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Jim Bow
01-14-2016, 05:01 PM
My brother got a ride home from work the other day. As they were driving through the city of Shoreline, WA, the driver came to an abrupt halt and pulled into a drug store parking lot.
He pointed to an old Toyota pickup and said that it was his truck from the 1990s and that he sold it in Colorado.
He walked up, and the owner came out of the store.
It WAS his former truck, and the ViseGrips clamped to the broken shift lever were still in place.

Garret
01-14-2016, 06:06 PM
Someone here has a tag line like "There is nothing quite so permanent as a good temporary repair."

I saw an old Ford PU in a parking lot that looked familiar. When I got closer, I saw that the broken hood release cable was routed through the grille & still had my old key ring on it for a finger pull. I'd sold it (in the same state) 5 years earlier.

oznabrag
01-14-2016, 06:17 PM
Sort of similar, but not quite . . .

In the early 90s, I had a 1964 ford pickup with a broken fuel gauge.

One afternoon I left work and began the long haul home, when the truck began to run about as badly as possible, while still making it down the road. I acted like it was running out of gas, but I had put a few gallons in that morning, soooo . . .

My mind was racing, it was 10 miles to the nearest gas station, and my co-worker had to not mess up getting to the visitation with his kid that day, soooo . . .

My girl at the time insisted that I keep a bottle of isopropyl alcohol with me to treat a persistent problem with earwax build up.

There it was, on the dashboard!

I rolled down my window, reached over my shoulder, unscrewed the gas cap, and poured the alcohol into the tank.

Within 150 feet, she started to get her legs under her, and a 1/4 mile later all the symptoms of water in the gas were gone.

I fixed my truck without even stopping.

:ycool:

Jim Bow
01-14-2016, 09:13 PM
Greatest of all is the guy from Seattle who bought an old beater Jeepster when he was in college. He drove it to Yosemite where he broke down. Had to spend some precious dollars having it towed to a station, wondering the whole time whether he should abandon it. A car followed him into the station and an elderly man got out. It was the Jeepster he bought in 1949. He recognized some holes he had drilled in the bumper to mount a luggage rack. He bought it back for more than the worried college kid had paid, and he paid for the tow. (I'm remembering this from an article in the Times a few years ago.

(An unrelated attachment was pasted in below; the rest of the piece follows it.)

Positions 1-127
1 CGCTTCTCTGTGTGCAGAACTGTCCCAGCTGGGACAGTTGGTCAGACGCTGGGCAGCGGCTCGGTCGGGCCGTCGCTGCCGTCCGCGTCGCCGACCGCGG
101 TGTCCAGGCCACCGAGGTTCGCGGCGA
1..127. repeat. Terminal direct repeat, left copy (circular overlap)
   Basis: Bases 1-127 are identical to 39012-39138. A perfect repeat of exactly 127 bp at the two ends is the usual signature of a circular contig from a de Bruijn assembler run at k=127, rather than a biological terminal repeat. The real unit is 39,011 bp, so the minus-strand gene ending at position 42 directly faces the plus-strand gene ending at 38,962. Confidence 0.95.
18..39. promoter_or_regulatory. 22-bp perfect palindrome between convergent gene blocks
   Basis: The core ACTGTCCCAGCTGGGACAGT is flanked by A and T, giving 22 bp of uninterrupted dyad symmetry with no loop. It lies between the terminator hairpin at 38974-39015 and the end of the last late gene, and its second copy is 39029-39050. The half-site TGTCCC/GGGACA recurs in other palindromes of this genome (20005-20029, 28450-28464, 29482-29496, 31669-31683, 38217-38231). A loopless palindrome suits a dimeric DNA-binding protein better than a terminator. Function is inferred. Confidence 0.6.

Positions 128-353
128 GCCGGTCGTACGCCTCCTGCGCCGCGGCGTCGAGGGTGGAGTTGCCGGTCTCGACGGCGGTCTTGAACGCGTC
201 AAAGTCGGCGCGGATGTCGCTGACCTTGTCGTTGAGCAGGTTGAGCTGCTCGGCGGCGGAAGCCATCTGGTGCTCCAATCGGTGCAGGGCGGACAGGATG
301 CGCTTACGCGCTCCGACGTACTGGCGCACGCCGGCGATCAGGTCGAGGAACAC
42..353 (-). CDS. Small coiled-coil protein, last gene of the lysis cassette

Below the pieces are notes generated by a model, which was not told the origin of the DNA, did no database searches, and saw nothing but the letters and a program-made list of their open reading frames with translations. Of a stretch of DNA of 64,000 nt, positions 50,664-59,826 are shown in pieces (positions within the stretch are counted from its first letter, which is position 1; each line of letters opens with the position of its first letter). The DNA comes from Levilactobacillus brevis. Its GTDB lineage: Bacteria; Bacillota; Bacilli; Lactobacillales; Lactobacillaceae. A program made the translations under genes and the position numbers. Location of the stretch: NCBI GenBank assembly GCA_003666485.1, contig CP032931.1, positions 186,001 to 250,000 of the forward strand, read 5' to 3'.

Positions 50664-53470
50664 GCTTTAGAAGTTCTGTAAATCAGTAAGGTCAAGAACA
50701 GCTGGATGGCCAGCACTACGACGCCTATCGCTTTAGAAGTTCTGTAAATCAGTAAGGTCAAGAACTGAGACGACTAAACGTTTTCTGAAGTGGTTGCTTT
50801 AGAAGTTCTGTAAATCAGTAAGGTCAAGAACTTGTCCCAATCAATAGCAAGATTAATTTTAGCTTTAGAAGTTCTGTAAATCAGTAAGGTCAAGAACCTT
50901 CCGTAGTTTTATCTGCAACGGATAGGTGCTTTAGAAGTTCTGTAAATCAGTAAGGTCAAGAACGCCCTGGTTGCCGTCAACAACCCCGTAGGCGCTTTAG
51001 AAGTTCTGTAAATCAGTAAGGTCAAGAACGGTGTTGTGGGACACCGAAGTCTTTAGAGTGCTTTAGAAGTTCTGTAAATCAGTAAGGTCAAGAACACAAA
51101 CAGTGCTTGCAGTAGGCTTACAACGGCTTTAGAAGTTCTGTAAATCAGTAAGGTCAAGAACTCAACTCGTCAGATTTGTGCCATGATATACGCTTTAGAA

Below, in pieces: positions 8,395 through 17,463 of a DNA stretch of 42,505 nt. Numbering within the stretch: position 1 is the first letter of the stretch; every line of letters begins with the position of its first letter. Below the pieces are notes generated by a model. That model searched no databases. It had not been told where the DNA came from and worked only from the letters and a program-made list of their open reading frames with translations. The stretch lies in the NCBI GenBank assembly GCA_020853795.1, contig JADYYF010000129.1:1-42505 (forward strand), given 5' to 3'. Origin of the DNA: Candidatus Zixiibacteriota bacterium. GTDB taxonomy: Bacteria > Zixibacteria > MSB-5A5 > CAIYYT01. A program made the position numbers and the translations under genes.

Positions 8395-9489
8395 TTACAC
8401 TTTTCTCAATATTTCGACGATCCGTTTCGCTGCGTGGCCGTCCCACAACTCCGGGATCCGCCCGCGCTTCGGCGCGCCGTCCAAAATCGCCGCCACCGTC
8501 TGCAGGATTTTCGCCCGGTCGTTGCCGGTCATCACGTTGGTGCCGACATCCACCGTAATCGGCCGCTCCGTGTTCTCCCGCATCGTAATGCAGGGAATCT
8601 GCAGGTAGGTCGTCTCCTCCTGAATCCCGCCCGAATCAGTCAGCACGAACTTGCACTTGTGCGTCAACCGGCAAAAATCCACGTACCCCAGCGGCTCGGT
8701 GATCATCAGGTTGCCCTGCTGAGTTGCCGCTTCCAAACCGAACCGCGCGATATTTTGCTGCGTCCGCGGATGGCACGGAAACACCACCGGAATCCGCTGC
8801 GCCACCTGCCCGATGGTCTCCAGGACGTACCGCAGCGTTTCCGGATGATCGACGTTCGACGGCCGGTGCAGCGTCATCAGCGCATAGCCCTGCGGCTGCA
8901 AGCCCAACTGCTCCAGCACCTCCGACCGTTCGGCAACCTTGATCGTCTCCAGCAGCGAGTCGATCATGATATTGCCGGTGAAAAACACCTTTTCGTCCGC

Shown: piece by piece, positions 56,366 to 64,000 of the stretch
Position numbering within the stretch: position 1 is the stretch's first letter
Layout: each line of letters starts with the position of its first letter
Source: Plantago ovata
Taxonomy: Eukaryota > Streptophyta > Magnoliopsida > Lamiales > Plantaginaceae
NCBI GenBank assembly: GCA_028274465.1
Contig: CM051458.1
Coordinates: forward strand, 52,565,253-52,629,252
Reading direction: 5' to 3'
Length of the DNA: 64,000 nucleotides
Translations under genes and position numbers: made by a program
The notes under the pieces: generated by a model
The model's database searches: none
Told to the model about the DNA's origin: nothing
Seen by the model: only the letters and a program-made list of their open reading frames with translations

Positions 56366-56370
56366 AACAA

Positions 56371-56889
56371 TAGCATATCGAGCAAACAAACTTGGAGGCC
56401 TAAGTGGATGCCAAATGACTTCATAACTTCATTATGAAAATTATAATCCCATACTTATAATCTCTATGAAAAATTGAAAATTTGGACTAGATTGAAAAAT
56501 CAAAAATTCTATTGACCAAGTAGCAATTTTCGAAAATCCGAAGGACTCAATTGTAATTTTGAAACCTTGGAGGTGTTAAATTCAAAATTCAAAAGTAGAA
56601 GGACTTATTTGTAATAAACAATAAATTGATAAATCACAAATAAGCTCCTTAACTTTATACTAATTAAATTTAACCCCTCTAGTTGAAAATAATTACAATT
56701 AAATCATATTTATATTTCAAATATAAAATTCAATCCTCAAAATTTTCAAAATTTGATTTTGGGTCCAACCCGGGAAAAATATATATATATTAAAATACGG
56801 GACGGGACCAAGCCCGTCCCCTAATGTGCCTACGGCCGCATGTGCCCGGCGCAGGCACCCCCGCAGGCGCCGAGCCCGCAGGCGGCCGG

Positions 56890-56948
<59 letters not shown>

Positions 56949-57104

oznabrag
01-14-2016, 09:19 PM
Greatest of all is the guy from Seattle who bought an old beater Jeepster when he was in college. He drove it to Yosemite where he broke down. Had to spend some precious dollars having it towed to a station, wondering the whole time whether he should abandon it. A car followed him into the station and an elderly man got out. It was the Jeepster he bought in 1949. He recognized some holes he had drilled in the bumper to mount a luggage rack. He bought it back for more than the worried college kid had paid, and he paid for the tow. (I'm remembering this from an article in the Times a few years ago.

That right there is bordering on the truly awesome.

CK 17
01-14-2016, 09:36 PM
In the early 80s sometime I sold a dodge duster, 3 on the tree shifter to the guy that collected our garbage. The unibody construction had rusted so much the vehicle sagged in the middle. The shifter mechanism under the hood on the steering colum was wrapped in bailing wire to hold it together.

5 years later I returned for a visit and there it went. I was horrified.

The Bigfella
01-15-2016, 01:18 AM
A personal favourite. We were in the middle of nowhere, on the Death Highway in Cambodia. Old Mate came along, going the other way, so we all stopped for a break. Check out the temporary repair to the spark plug wire. Who needs high tension wire when a bit of low tension and some bamboo will do?